Mr. Laub currently manages CNG United, and utilizes this company to conduct vehicle conversions and safety training classes nationally. CNG United also sells state-of-the-art conversion systems, CNG parts & accessories to their national network of CNG technician graduates, as well as corporate fleets and municipalities and are proud to be entering their Tenth Year Anniversary in the Alternative Fuel Industry in 2018. You can learn more about CNG United, LLC at: www.cngunited.com
Ms. Kazuko Kusunoki
Vice President Administration
From October 2013 to January 2017, Ms. Kusunoki served as the vice President Administration for NGFC Equities Inc. (NGFC) a public company that was listed on the OTCQB under the ticker NGFF. In January 2017, NGFC was reverse merged with American Resources Corporation and currently trading under the symbol AREC. Ms. Kazuko Kusunoki began her career as a freelance writer for magazines in Japan. From October 1991 to May 1994
she worked for Subaru International Co. Ltd in Tokyo, Japan as a Translator, Editor and Coordinator. From June 1994 to February 1996 she worked as a freelance translator working on software manuals, automobile magazines and other technical documents. From March 1996 to October 2000 Kazuko worked for Fujitsu Learning Media Limited in Tokyo, Japan as Software Localization Project Manager and Coordinator. She moved to the USA in 2001 and from 2001 to the present time she has been working as a freelance translator for various major translation companies, especially translating content on websites, for clients such as Eurail, Akamai, Citigroup and Mastercard etc. Kazuko has a BA in Commerce from Waseda University, Tokyo, Japan in March 1989 and got a certificate in Local Area Network support from UCLA Extension in California in June 2002. Kazukos responsibilities will include keeping a schedule of all the mandatory filings we have to with the SEC (once we are a public company) and tax authorities to assure they are done on time. Also she will be instrumental in doing our SEC filing using in-house software to edgarize and XBRL the process. She will also help us expand our operations in Japan by meeting with Japanese investors and business people. Kazuko Kusunoki is the wife of I. Andrew Weeraratne, the CEO and CFO of Capax Inc.
INVOLVEMENT IN CERTAIN LEGAL PROCEEDINGS
During the past ten years, none of our directors or executive officers has been:
the subject of any bankruptcy petition filed by or against any business of which such person was a general partner or executive officer either at the time of the bankruptcy or within two years prior to that time;
convicted in a criminal proceeding or is subject to a pending criminal proceeding (excluding traffic violations and other minor offenses);
subject to any order, judgment or decree, not subsequently reversed, suspended or vacated, of any court of competent jurisdiction, permanently or temporarily enjoining, barring, suspending or otherwise limiting his involvement in any type of business, securities or banking activities;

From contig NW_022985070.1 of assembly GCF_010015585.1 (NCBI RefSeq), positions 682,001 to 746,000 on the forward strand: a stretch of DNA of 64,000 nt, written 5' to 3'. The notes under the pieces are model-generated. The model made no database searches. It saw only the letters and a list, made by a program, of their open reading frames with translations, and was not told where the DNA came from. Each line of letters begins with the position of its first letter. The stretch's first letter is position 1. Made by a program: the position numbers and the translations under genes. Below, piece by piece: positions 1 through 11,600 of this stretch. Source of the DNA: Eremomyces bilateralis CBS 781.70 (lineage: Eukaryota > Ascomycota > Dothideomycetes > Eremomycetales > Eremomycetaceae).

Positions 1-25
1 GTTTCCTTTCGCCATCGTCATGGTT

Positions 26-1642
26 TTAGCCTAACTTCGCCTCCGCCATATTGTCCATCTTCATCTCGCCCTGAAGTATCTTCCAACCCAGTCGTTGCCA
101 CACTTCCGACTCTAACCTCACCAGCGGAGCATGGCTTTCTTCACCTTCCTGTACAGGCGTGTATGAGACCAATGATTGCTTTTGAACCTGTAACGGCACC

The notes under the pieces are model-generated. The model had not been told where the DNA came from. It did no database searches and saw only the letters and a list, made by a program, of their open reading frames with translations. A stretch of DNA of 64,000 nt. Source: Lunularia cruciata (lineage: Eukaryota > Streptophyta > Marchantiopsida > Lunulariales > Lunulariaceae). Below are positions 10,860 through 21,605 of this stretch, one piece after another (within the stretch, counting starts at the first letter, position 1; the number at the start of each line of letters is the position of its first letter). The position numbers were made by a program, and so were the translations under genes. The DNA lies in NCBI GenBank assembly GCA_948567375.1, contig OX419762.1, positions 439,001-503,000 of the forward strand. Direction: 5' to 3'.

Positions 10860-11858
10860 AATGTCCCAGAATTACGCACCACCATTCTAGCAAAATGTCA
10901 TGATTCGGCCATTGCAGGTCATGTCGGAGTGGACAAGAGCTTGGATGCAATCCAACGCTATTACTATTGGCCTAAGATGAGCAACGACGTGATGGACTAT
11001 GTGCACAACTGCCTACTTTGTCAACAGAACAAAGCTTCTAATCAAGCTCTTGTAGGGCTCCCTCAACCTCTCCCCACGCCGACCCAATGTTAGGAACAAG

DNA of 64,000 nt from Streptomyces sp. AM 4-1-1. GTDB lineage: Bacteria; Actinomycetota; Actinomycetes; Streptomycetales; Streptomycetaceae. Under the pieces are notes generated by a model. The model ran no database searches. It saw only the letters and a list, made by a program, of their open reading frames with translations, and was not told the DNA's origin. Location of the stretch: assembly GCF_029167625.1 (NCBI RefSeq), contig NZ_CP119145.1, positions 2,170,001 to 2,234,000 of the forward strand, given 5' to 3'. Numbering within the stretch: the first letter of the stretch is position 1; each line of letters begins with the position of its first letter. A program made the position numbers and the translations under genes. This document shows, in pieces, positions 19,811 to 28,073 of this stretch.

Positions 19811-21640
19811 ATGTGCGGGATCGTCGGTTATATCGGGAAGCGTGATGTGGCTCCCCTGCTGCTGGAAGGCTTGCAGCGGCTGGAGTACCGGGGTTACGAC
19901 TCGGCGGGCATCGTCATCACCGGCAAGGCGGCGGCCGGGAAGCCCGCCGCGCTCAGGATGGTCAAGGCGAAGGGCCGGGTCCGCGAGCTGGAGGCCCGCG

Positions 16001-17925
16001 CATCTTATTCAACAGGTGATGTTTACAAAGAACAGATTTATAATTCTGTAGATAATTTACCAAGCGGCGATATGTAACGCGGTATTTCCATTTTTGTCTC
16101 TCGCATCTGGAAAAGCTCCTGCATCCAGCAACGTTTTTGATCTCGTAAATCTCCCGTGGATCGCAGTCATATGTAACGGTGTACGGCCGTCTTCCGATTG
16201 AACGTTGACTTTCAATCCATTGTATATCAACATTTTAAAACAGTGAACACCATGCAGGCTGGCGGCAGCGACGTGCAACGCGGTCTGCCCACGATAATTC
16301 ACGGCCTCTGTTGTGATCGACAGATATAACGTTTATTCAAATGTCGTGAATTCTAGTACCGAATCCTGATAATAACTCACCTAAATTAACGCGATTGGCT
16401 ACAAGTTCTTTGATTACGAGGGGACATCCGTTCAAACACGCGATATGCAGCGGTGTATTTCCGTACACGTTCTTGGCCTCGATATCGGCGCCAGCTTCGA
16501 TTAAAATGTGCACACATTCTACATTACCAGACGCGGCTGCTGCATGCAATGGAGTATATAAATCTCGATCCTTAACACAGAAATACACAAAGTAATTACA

found by a court of competent jurisdiction (in a civil action), the SEC or the Commodity Futures Trading Commission to have violated a federal or state securities or commodities law, that has not been reversed, suspended, or vacated;
subject of, or a party to, any order, judgment, decree or finding, not subsequently reversed, suspended or vacated, relating to an alleged violation of a federal or state securities or commodities law or regulation, law or regulation respecting financial institutions or insurance companies, law or regulation prohibiting mail or wire fraud or fraud in connection with any business entity; or
subject of, or a party to, any sanction or order, not subsequently reversed, suspended or vacated, of any self-regulatory organization, any registered entity or any equivalent exchange, association, entity or organization that has disciplinary authority over its members or persons associated with a member.
None of our directors, executive officers or affiliates, or any beneficial owner of 5% or more of our common stock, or any associate of such persons, is an adverse party in any material proceeding to, or has a material interest adverse to, us.
Mr. Antic and Mr. Laub are considered independent within NYSE MKTs director independence standards pursuant to the NYSE MKT Company Guide.
We have not established any committees, including an Audit Committee, a Compensation Committee or a Nominating Committee, any committee performing a similar function. The functions of those committees are being undertaken by board of directors as a whole. Because we only have one independent director, we believe that the establishment of these committees would be more form over substance. Further, because we have no operations, at the present time, we believe the services of financial experts are not warranted.
Mr. Weeraratne is considered an “audit committee financial expert” within the meaning of Item 401(e) of Regulation S-K. In general, an “audit committee financial expert” is an individual member of the audit committee or board of directors who:
understands generally accepted accounting principles and financial statements;
is able to assess the general application of such principles in connection with accounting for estimates, accruals and reserves;
has experience preparing, auditing, analyzing or evaluating financial statements comparable to the breadth and complexity to our financial statements;
understands internal controls over financial reporting; and
understands audit committee functions.
SECTION 16(A) BENEFICIAL OWNERSHIP REPORTING COMPLIANCE
Section 16(a) of the Exchange Act requires our directors and executive officers and persons who beneficially own more than ten percent of our Common Stock (collectively, the Reporting Persons) to report their ownership of, and transactions in our Common Stock to the SEC. Such Directors, executive officers and 10% shareholders also are required to furnish us with copies of all Section 16(a) reports they file.